Sentinel Range Wilderness Area

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Sentinel Range Wilderness Area
IUCN category Ib (wilderness area)
Map showing the location of Sentinel Range Wilderness Area
Map showing the location of Sentinel Range Wilderness Area
Location Adirondack Park New York United States
Nearest city Wilmington, NY
Coordinates 44°18′13″N 73°52′18″W / 44.30361°N 73.87177°W / 44.30361; -73.87177Coordinates: 44°18′13″N 73°52′18″W / 44.30361°N 73.87177°W / 44.30361; -73.87177
Area 23,252 acres (94.10 km2)
Governing body New York State Department of Environmental Conservation

The Sentinel Range Wilderness Area, an Adirondack Park unit of New York's Forest Preserve, is located in the towns of Wilmington, North Elba and Keene, Essex County. It is bounded by NY 86 on the north, NY 73 on the south, and private lands on the east and west.

The area contains 5 bodies of water covering 74 acres (29.6 ha), 13.8 miles (22.2 km) of foot trails, and a lean-to.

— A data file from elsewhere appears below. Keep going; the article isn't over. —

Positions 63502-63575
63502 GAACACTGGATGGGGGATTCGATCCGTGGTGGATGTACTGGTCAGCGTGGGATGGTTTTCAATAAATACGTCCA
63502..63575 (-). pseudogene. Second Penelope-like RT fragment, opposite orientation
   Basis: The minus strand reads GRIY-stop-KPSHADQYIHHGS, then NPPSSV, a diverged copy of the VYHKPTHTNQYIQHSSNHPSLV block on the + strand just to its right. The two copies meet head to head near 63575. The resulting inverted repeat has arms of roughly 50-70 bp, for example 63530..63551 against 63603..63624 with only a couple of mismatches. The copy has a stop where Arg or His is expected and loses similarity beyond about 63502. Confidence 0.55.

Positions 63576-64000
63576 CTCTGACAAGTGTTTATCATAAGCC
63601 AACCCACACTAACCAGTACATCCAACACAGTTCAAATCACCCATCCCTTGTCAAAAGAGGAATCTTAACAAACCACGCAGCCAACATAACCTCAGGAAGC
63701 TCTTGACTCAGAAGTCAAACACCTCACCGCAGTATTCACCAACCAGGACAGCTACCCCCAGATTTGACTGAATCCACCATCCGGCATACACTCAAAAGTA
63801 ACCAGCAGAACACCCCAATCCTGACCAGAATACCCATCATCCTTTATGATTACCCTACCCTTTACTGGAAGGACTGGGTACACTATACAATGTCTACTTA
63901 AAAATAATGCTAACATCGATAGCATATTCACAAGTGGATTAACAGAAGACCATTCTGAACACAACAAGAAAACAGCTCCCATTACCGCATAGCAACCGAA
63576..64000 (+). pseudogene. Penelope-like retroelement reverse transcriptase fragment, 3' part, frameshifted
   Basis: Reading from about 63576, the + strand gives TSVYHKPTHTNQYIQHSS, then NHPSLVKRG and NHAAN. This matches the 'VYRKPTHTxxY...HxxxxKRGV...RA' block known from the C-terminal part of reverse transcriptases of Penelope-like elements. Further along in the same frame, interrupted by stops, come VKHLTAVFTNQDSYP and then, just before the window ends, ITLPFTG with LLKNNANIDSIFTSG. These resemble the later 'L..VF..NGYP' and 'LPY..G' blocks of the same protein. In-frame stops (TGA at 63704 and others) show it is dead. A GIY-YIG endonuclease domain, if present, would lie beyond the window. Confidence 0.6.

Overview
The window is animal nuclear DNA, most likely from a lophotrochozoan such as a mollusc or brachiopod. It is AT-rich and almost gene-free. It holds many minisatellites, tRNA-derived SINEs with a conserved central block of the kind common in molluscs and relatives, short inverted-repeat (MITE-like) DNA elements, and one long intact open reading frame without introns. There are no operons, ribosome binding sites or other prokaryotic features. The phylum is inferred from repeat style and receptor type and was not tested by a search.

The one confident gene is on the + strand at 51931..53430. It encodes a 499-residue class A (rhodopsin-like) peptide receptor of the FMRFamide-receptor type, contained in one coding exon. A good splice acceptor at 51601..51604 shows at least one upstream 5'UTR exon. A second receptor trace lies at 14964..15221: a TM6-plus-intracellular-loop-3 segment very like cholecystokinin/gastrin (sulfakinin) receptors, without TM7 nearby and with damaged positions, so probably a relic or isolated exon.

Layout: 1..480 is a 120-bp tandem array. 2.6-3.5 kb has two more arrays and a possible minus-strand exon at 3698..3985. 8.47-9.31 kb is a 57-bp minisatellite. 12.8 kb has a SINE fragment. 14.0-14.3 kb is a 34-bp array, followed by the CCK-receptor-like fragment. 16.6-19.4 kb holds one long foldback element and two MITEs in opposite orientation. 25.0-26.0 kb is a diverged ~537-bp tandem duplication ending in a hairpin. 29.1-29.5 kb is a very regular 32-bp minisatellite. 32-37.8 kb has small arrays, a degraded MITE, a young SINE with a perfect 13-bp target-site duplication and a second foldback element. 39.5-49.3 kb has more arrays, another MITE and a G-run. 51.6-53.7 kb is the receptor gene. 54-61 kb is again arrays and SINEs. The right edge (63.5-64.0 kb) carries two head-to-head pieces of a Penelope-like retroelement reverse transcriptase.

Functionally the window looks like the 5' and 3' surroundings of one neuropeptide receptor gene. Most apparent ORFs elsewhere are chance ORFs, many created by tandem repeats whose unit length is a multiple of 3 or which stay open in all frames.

The Sentinel Range and its slopes dominate the area and five small ponds are situated near the northern and northwestern boundaries. Sentinel Mountain and the general northeastern quarter of the area are characterized by bare rock outcropping that resulted from forest fires more than a half century ago. The terrain is steep and rugged, with some vertical cliffs facing north and northeast.

The eastern slopes of the area have a hardwood forest that regenerated after the forest fires. There are mixed hardwood and softwood stands, primarily along brooks on the eastern slopes. The remainder of the area has a mixed hardwood-softwood cover with some small pockets of white pine between ledges near the northern boundary.

Good views may be obtained from the top of Sentinel and Pitchoff Mountains, but forest cover restricts the view of Kelburn Mountain, Stewart Mountain, Slide Mountain and Black Mountain. There is an excellent view of the Wilmington Notch-Whiteface Mountain section from a lean-to site on the south side of Copperas Pond.[citation needed]

More than thirty years ago a ski trail was constructed from the west boundary to South Notch, and a lean-to was constructed at the terminus in the Notch. The trail was reported to have been little used for skiing, but is maintained as a foot trail. The lean-to was eliminated because of deterioration and lack of use.

The major portion of the perimeter is readily accessible to the public from highways but has not been as susceptible to penetration as some of the less rugged state land because of its terrain.

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